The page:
‘Miss Peregrine’ leaves fans wanting more

Promotional+image+for+%22Miss+Peregrine%27s+Home+For+Peculiar+Children%22

Promotional image for “Miss Peregrine’s Home For Peculiar Children”

By Audrey Fisher, Round Table photo editor

“Miss Peregrine’s Home for Peculiar Children” is another example of a book-to-movie conversion going completely wrong.

The “Miss Peregrine’s Home for Peculiar Children” book series is a fascinating and incredible trilogy written by Ransom Riggs. This summer, movie trailers were released to the press that showcased what was to come. Die-hard book lovers, action movie binge-watchers and thousands more were hanging on the edges of their seats for the entire six months they had to wait to see the movie.

For those who have never read the trilogy, it starts in Englewood, Florida. Englewood is a deadbeat town where a teenage boy named Jacob Portman works at his family-owned drugstore, Smart Aid. When we first meet Jacob, he is at work and purposely wreaking havoc, hoping to lose his job. He then gets a worrying call from his grandfather, Abe, who has dementia. Jacob hurries home to him.

Getting home too late and finding his dying grandfather, he hears his last words, which send him diving into his grandfather’s past. Jacob recalls all of the times that his grandfather would tell him stories about an odd group of children who lived on a tiny island named Cairnholm that was just outside of Wales.

As Jacob continues to look into his grandfather’s past, his family accuses him of being crazy like his grandfather. After a few “psychotic breaks”, Jacob and his psychiatrist, Dr. Golan, convince his parents to let him and his father go to Cairnholm.

While there, Jacob digs through his grandfather’s past, creating an epic plot filled with love, adventure and fright. The novel is well-written and passionate and causes the reader to feel like they are on this adventure with Jacob, too.

When the movie trailers came out, it became extremely hyped. Thousands of YouTube videos were made, articles were written and conversations were spoken, all about speculation of what this movie could bring. When the movie finally came out on Sep. 30 in the United States, theatres were packed. All of the trailers were dramatic and action-packed, catching the eyes of everyone.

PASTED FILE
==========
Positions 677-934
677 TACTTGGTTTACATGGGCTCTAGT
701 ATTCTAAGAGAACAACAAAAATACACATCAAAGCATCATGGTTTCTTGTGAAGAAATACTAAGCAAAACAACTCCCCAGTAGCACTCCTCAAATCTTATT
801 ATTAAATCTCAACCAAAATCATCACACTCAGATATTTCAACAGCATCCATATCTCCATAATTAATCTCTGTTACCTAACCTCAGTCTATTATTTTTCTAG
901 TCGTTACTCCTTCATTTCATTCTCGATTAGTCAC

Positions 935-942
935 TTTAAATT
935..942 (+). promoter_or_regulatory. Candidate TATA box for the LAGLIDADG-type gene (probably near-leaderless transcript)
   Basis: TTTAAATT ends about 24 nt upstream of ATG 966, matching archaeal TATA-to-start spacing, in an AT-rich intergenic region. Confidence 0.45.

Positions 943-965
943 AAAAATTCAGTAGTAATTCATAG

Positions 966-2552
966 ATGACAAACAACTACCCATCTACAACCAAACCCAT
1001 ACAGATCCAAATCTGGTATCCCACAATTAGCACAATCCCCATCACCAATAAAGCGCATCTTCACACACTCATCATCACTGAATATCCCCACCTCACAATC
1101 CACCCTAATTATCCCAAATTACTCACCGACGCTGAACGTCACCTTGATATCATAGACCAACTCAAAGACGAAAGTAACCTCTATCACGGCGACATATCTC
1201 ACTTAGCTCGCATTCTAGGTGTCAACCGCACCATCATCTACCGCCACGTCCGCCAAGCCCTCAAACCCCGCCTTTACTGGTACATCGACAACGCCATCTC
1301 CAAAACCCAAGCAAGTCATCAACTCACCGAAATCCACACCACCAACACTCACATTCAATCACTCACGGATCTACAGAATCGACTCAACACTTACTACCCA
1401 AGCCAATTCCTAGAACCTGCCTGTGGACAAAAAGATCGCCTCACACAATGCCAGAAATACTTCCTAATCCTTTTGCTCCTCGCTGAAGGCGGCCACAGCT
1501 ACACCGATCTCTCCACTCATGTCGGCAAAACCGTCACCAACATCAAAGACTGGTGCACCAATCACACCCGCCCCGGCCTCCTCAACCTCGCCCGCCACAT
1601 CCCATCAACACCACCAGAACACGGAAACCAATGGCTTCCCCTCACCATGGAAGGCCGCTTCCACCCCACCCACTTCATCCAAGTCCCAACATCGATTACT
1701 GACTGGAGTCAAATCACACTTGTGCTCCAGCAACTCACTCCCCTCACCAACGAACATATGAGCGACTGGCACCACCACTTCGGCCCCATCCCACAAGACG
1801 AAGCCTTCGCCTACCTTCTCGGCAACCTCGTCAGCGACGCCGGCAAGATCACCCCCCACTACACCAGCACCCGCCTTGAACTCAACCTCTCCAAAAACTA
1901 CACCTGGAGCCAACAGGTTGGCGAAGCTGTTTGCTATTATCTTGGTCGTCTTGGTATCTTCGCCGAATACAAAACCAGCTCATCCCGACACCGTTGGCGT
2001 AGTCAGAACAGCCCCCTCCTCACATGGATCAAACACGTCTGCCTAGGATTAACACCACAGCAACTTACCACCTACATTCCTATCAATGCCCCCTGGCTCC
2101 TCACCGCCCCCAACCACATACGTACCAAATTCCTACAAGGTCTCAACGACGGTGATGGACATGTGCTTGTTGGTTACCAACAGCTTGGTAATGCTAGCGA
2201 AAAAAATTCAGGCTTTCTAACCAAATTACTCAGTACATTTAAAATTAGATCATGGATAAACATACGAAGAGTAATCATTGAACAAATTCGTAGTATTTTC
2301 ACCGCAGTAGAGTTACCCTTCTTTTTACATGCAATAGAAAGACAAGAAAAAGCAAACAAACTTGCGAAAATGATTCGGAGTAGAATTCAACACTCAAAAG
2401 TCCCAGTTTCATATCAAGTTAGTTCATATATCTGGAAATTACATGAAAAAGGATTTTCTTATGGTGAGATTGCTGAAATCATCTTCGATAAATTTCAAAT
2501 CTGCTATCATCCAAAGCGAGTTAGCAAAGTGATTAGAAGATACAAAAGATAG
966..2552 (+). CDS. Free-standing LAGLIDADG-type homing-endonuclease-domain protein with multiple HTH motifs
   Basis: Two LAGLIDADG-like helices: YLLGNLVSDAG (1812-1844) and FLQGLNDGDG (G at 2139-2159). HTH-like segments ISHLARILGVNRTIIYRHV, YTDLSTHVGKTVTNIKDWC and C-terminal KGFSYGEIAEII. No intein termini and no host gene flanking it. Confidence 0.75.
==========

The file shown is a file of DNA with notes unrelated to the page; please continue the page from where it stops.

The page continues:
If only it had lived up to its potential.

Though directed by Tim Burton – a director known for iconic movies such as “Beetlejuice” and “Edward Scissorhands” – “Miss Peregrine’s Home for Peculiar Children” was hardly outstanding.

For the age-old fans of the book, it was simply disappointing. The movie hardly followed the plot of the trilogy, was smashed into the length of one movie and repeatedly messed up key details from the book. This goes as far as mixing up the abilities of the main characters.

For the first half of the movie, the directors and screenwriters did an admirable job of following the plot. Though some of the characters were switched, diminished or changed, it looked, sounded and felt exactly how someone who had read the book would have imagined.

Nearly after that, though, it took a turn for the worst. The plot of the book was soon forgotten and the movie became more of an action-packed fight movie rather than an intricate story of lost time and love. Though the special effects were amazing, the movie was not fluent nor well-executed. The plot turned from two lovers fighting for a world they would soon lose to a confusing 30-minute fight scene where not much was explained.

In the book, Emma Bloom – a main character who slowly falls in love with Jacob – has the peculiarity to control fire. Olive Elephanta has the ability to fly. In the movie, these two roles are reversed and Emma can fly while Olive controls fire.

If Emma had not been one of the main characters in the trilogy, this would not have been a huge mistake. But, because Emma’s fire is often the reason that she and Jacob get out of dangerous situations alive, it was not plausible. It caused confusion throughout the plot and made Emma come off as a nosy blond girl who can’t really do much, let alone fight for herself.

The most dramatic scene that we see with Emma is when she is blowing air into the face of the most dangerous Wight, Barron. Other than that Emma does not do much, hiding the true kindness in her character.

Though “Miss Peregrine’s Home for Peculiar Children” was a movie that was filled with wonderful effects that made the viewer feel like they were part of the action, it was not accurate to the books and explained little to nothing of how the plot worked together. The movie had enormous potential and it caught the eyes of many people across the world, but it was a major let-down in the end.